Airbus SE secured a $35 billion jet deal from China during a state visit by President Xi Jinping to the French capital, dealing a blow to Boeing Co. as it grapples with the grounding of its best-selling jet.
According to a press release from Airbus.com website, Airbus and China Aviation Supplies Holding Company (CAS) signed a General Terms Agreement (GTA) covering the purchase by Chinese airlines of a total of 300 Airbus planes.
The GTA was signed in Paris, France by Guillaume Faury, President of Airbus Commercial Aircraft and future Airbus CEO, and Jia Baojun, Chairman of CAS, in the presence of visiting Chinese President Xi Jinping and French President Emmanuel Macron.
The mammoth order consists of 290 A320-series narrow-body planes and 10 A350 wide-bodies, Toulouse-based Airbus said after the transaction was announced in Paris on Monday. The deal’s value is almost double that touted by French President Emmanuel Macron in January 2018 during a trip to Beijing.
#A320 Family and 10 #A350 XWB family aircraft ordered, China and Airbus expand their Partnership in Civil Aviation” tweeted Airbus Press.
— Airbus PRESS (@AirbusPRESS) March 25, 2019
The Airbus coup comes while Boeing’s own 737 Max narrow-body — the chief global rival to the A320 — has been idled following two fatal crashes in five months.
The first Boeing aircraft crash was the Indonesia Lion Air Flight JT610 crash in October 2018 and second was the Ethiopian Airlines Flight ET302 this month March 2019.
Earlier this month the FAA released a statement announcing that the Boeing 737 Max aircraft are temporary grounded. The grounding is expected to last weeks until at least this year May 2019.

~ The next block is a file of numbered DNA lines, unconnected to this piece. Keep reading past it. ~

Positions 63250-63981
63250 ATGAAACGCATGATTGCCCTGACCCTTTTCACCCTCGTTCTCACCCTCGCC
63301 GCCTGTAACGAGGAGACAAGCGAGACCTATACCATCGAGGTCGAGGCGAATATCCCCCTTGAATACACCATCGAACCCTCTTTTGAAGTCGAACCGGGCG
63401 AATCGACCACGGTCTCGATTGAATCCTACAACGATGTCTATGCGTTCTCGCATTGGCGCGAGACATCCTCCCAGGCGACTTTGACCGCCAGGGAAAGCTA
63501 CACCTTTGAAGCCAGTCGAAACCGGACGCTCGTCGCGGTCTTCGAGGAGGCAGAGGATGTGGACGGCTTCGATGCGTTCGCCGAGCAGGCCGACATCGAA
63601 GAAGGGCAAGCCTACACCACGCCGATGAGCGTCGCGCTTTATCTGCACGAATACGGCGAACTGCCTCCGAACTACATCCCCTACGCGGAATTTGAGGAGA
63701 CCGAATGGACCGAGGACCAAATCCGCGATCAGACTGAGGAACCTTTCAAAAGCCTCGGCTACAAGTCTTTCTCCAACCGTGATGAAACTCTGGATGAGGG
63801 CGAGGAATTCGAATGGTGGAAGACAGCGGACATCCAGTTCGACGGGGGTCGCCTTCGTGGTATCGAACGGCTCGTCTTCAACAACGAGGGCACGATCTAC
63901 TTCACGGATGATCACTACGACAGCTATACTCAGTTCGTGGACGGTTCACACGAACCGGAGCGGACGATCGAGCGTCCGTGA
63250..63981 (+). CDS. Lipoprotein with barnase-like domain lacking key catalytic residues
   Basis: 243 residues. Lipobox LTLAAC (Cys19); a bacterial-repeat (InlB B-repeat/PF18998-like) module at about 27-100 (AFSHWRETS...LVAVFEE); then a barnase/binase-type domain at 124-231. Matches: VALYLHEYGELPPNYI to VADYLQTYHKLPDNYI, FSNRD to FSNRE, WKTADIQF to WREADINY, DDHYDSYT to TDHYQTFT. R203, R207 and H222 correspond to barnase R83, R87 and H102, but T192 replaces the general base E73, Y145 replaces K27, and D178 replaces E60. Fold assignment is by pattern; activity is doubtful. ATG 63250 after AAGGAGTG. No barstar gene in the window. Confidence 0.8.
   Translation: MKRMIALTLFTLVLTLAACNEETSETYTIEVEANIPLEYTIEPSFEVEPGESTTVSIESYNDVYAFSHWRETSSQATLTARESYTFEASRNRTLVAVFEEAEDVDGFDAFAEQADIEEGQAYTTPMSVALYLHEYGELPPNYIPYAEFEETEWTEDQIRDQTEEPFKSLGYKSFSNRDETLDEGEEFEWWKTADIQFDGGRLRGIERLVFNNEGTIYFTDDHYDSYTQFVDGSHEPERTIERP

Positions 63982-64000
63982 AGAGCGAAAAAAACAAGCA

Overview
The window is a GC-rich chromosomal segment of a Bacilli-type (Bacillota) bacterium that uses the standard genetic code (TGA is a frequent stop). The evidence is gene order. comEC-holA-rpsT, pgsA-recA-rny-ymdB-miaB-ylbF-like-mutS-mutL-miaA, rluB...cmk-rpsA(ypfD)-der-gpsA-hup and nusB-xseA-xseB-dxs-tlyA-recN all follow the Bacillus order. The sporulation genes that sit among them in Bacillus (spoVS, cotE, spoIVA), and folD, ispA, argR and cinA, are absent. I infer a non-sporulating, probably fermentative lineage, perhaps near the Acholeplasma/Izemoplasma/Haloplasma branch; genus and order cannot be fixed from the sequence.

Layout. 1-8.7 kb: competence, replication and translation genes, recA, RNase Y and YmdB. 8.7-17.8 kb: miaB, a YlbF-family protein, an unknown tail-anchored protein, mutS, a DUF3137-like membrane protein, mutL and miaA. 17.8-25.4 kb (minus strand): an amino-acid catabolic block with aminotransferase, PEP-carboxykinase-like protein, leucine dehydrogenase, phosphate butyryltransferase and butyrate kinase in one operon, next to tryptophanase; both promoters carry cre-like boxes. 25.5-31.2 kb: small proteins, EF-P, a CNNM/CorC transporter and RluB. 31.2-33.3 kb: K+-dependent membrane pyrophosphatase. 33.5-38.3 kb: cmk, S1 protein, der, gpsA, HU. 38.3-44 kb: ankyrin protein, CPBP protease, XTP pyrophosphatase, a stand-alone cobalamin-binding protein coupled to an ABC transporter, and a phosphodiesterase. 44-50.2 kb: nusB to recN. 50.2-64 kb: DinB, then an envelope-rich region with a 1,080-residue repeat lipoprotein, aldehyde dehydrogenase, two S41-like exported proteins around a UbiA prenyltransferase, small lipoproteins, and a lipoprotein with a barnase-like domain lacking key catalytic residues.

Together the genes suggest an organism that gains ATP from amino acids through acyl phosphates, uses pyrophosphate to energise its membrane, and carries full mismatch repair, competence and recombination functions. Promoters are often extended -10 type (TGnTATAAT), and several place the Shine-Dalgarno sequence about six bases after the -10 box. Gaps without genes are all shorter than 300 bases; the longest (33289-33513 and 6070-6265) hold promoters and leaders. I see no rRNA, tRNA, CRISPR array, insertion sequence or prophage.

— The FAA (@FAANews) March 13, 2019
The U.S. planemaker is also struggling with the fallout from a China-U.S. trade war that’s seen sales to the Asian nation dry up, just as Airbus bolsters its position with an offer to expand production facilities in Tianjin.
Airbus was up 1.9 percent in early session trading. French officials said the deal was worth some 30 billion euros ($34 billion) at catalog prices. Planemakers usually grant significant discounts.
The deal announced in Paris will include both Neo — for new engine option — and so-called classic or CEO versions of the A319, A320 and A321, though the majority will be A320neos and A321neos, according to officials. China typically orders planes in large batches and allocates them to airlines later.
The latest A320neo model has a list price of $110.6 million and the A350-900 sells for $317.4 million before discounts.
Airbus’s incoming chief executive officer, Guillaume Faury, said at the press conference that construction of the A320s will take place both in Tianjin and Europe, adding that the deal is “a sign of the confidence” from China. Macron called the transaction “an excellent signal.”
According to Airbus’ latest China Market Forecast 2018 to 2037, China will need some 7,400 new passenger and freighters aircraft in the next 20 years. It represents more than 19 percent of the world total demand for over 37,400 new aircraft.
By the end of January 2019, the in-service Airbus fleet with Chinese operators totaled some 1,730 aircraft, of which 1,455 are A320 Family, and 17 are A350 XWB Family planes.